Anatomy, embryology, pathophysiology

  • Complex drainage system of lymphatic capillaries connected by ducts connected to central lymph node ‘stations’ following a similar course to the arterial system ( Figs. 21.1 and 21.2 ).

    Fig. 21.1

    Illustration of the upper gastrointestinal tract depicting the lymph nodes of the stomach, liver, gallbladder, pancreas, and spleen: 1, celiac; 2, gastric (right and left); 3, gastroepiploic (right and left); 4, pyloric; 5, superior pancreatic; 6, inferior pancreatic; 7, perisplenic; 8, superior pancreaticoduodenal; 9, inferior pancreaticoduodenal; 10, cystic.

    (From Sahani DV, Samir AE. Abdominal Imaging, ed 2. Philadelphia: Elsevier; 2017.)

    Fig. 21.2

    Representative axial contrast-enhanced computed tomography (CT) images of the abdomen and pelvis at various levels demonstrating the normal location of the abdominal lymph nodes. A, Portocaval ( white arrow ); Superior mesenteric artery ( black arrow ). B, Aortocaval ( arrow ). C, Paracaval ( short white arrow ), aortocaval ( black arrow ), paraaortic ( long white arrow ). D, Right and left iliac bifurcation ( arrows ). E, Right external iliac ( arrow ). F, Right and left obturator ( arrows ). G, Right common iliac ( arrow ). H, Superficial inguinal ( short arrows ), deep inguinal ( long arrows ).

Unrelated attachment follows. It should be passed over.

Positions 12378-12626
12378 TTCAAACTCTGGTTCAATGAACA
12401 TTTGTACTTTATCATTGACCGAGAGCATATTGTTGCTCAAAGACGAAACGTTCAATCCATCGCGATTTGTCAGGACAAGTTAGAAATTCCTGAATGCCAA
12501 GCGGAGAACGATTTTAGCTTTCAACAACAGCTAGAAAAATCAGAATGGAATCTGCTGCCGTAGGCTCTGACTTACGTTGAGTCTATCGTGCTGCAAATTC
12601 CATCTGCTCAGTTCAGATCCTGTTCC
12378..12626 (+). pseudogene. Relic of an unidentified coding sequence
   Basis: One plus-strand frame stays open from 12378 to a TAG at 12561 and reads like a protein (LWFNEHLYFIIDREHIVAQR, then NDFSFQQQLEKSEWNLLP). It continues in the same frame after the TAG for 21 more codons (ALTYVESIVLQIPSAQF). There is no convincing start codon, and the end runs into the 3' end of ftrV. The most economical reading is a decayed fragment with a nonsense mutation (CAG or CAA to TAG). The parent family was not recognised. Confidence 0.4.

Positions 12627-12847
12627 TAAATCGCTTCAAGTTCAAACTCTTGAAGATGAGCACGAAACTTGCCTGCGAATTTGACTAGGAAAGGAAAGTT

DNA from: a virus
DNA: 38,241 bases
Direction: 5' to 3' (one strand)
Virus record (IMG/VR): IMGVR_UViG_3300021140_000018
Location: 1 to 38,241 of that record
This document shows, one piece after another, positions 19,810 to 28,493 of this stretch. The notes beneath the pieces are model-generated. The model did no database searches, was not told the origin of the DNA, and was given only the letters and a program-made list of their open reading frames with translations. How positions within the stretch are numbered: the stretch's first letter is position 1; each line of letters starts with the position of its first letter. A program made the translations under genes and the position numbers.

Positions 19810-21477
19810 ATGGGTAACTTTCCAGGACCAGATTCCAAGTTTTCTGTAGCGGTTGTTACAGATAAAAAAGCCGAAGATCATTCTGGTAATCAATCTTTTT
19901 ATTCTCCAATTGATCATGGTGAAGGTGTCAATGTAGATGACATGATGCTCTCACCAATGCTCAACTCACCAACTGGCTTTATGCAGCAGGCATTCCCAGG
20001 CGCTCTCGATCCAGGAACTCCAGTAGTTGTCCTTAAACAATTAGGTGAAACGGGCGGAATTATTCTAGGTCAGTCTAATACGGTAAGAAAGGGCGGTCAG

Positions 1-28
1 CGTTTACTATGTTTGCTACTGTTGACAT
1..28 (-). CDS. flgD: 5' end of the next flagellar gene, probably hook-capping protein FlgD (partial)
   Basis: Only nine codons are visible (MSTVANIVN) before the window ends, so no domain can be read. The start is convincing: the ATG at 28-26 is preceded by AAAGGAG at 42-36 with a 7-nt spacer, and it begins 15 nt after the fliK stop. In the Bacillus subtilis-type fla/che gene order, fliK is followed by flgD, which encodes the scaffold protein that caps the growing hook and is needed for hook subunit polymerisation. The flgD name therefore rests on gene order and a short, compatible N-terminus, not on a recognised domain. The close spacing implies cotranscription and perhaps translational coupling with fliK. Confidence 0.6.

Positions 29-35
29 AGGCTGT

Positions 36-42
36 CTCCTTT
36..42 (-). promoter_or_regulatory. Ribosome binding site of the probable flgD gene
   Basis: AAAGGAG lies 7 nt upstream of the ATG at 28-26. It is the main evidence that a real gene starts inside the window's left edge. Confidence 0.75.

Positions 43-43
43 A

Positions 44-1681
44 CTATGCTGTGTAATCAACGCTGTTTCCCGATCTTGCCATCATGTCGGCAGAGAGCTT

(From Sahani DV, Samir AE. Abdominal Imaging, ed 2. Philadelphia: Elsevier; 2017.)

  • Lymph nodes play an integral part in the immune system through both physical and immunological elimination of bacteria, neoplastic cells, and other foreign substances.

  • Approximately 230 to 250 lymph nodes within the abdomen (500–700 whole body); generally divided into abdominal and retroperitoneal compartments; visceral (organs) and parietal (skin, muscles, fascia, etc.).


  • Primary evaluation of abdominal lymph nodes performed through computed tomography (CT), magnetic resonance imaging (MRI), positron emission tomography (PET)/CT. Role of lymphangiography is limited mostly to interventional procedures.

  • Venous phase CT postintravenous contrast preferred to assess enhancement patterns, differentiate smaller nodes from bowel/vessels, as well as concurrent evaluation of visceral organs. Pelvic lymph node abnormalities commonly undetected on unenhanced CT.

Computed tomography